The recent BBC programme "The Big Crash Diet Experiment" follows 4 obese volunteers following an 8 week extreme diet plan.
There has long been mixed views on if meal replacement plans for weight loss are effective.
'Crash diets' have been bad mouthed for a long time but recent research suggests they should be revisited as an effective way of losing weight.
In the recent BBC programme 'The Big Crash Diet Experiment' experts suggested that they may be a good way to diet because of the following reasons:
- Meal replacement Ingredients have improved considerably over the years.
- In certain instances meal replacements are more likely to contain all of the vitimins and minerals that are needed and probably more so than if you tried to assemble a meal from food yourself.
- Meal planning is made simple as you don't need to think as much about what you are going to eat or how to make the meal.
- These low calorie diets have very clear rules to stick to
- Weight loss can occur quite quickly
Dr Javid Abdelmoneim worked with some of Britain's top scientists 2 of which were Professor Susan Jebb and Professor Paul Aveyard from The University of Oxford in an interesting experiment that puts the most recent research on crash dieting to the test. It centred on 4 obese volunteers with real health problems that are related to being over weight. Conditions such as; liver disease and type 2 diabetes. The 4 candidates were assessed at the beginning of the 8 week experiment and the end.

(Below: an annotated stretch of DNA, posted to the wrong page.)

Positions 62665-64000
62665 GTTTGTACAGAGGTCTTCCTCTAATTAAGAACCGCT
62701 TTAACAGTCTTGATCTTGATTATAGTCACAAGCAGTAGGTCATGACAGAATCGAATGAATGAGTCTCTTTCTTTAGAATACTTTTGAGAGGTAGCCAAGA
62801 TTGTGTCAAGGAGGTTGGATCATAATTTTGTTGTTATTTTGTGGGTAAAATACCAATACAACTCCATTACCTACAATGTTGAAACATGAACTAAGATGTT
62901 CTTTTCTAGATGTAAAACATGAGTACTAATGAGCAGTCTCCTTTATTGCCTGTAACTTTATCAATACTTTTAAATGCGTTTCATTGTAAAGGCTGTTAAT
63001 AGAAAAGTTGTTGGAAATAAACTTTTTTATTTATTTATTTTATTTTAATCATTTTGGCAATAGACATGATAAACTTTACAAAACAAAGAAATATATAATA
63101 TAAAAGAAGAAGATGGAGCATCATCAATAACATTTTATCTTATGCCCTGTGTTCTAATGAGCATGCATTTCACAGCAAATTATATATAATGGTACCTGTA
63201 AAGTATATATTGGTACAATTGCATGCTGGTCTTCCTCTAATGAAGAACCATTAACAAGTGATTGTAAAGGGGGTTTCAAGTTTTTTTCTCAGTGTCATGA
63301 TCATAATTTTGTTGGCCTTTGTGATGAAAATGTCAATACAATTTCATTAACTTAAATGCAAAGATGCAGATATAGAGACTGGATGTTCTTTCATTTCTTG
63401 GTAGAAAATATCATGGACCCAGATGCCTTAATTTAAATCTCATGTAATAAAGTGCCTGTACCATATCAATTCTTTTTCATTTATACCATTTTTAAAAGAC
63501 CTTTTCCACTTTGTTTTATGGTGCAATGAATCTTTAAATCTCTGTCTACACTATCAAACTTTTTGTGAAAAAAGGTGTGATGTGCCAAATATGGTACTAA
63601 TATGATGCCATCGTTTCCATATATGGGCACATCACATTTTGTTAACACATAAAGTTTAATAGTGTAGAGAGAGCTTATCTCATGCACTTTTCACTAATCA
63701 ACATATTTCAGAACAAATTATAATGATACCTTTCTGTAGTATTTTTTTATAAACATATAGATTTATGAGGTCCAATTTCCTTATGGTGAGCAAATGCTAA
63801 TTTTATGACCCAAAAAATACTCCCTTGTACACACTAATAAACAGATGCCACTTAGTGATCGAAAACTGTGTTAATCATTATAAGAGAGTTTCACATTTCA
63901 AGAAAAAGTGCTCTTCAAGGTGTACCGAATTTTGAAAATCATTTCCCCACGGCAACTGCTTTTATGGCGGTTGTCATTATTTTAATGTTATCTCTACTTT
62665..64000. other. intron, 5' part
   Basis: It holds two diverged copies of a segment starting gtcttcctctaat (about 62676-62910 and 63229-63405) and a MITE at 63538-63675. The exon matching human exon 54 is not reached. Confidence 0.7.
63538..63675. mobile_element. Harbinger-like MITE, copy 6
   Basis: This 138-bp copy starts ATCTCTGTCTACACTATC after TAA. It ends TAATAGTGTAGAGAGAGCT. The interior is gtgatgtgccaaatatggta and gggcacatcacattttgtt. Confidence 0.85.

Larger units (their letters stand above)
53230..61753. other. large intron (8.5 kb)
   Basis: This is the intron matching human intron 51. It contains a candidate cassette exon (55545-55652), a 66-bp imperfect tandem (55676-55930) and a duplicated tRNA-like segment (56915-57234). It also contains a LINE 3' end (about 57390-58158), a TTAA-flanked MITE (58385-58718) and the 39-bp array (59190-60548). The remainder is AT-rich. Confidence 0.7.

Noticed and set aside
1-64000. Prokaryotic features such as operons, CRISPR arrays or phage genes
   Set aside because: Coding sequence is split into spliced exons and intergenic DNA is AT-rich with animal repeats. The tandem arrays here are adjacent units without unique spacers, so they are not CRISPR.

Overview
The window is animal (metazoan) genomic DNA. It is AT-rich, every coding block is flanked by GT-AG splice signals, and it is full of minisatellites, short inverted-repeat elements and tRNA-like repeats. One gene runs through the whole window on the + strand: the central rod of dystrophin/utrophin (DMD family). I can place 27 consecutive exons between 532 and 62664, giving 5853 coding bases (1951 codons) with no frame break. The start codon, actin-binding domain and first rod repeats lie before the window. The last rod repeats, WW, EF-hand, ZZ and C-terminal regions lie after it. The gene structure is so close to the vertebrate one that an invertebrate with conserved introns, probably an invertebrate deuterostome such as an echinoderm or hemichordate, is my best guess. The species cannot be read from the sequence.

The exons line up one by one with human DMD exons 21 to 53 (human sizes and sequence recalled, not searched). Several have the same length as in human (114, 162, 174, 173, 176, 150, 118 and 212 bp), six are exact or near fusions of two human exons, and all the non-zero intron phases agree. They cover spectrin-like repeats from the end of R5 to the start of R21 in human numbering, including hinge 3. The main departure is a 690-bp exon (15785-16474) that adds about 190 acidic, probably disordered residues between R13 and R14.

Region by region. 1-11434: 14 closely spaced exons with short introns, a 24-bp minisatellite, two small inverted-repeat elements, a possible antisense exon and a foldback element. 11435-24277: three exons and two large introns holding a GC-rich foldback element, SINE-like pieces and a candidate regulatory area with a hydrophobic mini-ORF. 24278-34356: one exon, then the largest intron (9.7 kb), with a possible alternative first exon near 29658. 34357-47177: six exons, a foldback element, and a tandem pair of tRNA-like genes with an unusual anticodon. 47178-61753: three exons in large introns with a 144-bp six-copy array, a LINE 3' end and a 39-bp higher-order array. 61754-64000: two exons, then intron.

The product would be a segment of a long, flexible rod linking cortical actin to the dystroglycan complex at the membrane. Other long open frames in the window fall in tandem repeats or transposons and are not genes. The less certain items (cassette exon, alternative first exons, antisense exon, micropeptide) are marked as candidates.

What were the results?
The candidates saw well themselves shed well over 10% of their body weight each in a mere 8 weeks 1 of volunteer lost a massive 18% of his body weight.
The weight associated medical concerns improved over the 8 week timeframe:
- The individual with diabetes type 2 has seen it go into remission
- The candidate with liver disease saw the fat in their liver reduce by 30%
According to Professor Jebb the final phase is the most important phase of a meal replacement diet. This phase includes the introduction of real food back in to your diet. This is because making food choices and decisions for yourself can be very difficult as well as deciding on portion sizes and ensuring old habits do not re-emerge.
Reintroducing food into your diet can be tricky here are a few pointers:
- Have a list of what you are permitted to eat and what you are not permitted to eat
- If you do cheat don't let it ruin your diet, get back on plan as soon as posible
- Plan each meal make sure you carry replacements with you so you're not caught out.
Dr Javid Abdelmoneim stated that "I'm a convert, our experiment has shown that when done properly crash diets can work and those results are backed up by large studies".
"I'm still impressed because I've seen it work with our volunteers."
"The big fear with crash diets is that once the diet has ended people will just put the weight back on, but 4 months on the volunteers on our experiment have switched to solid food and continued to lose weight."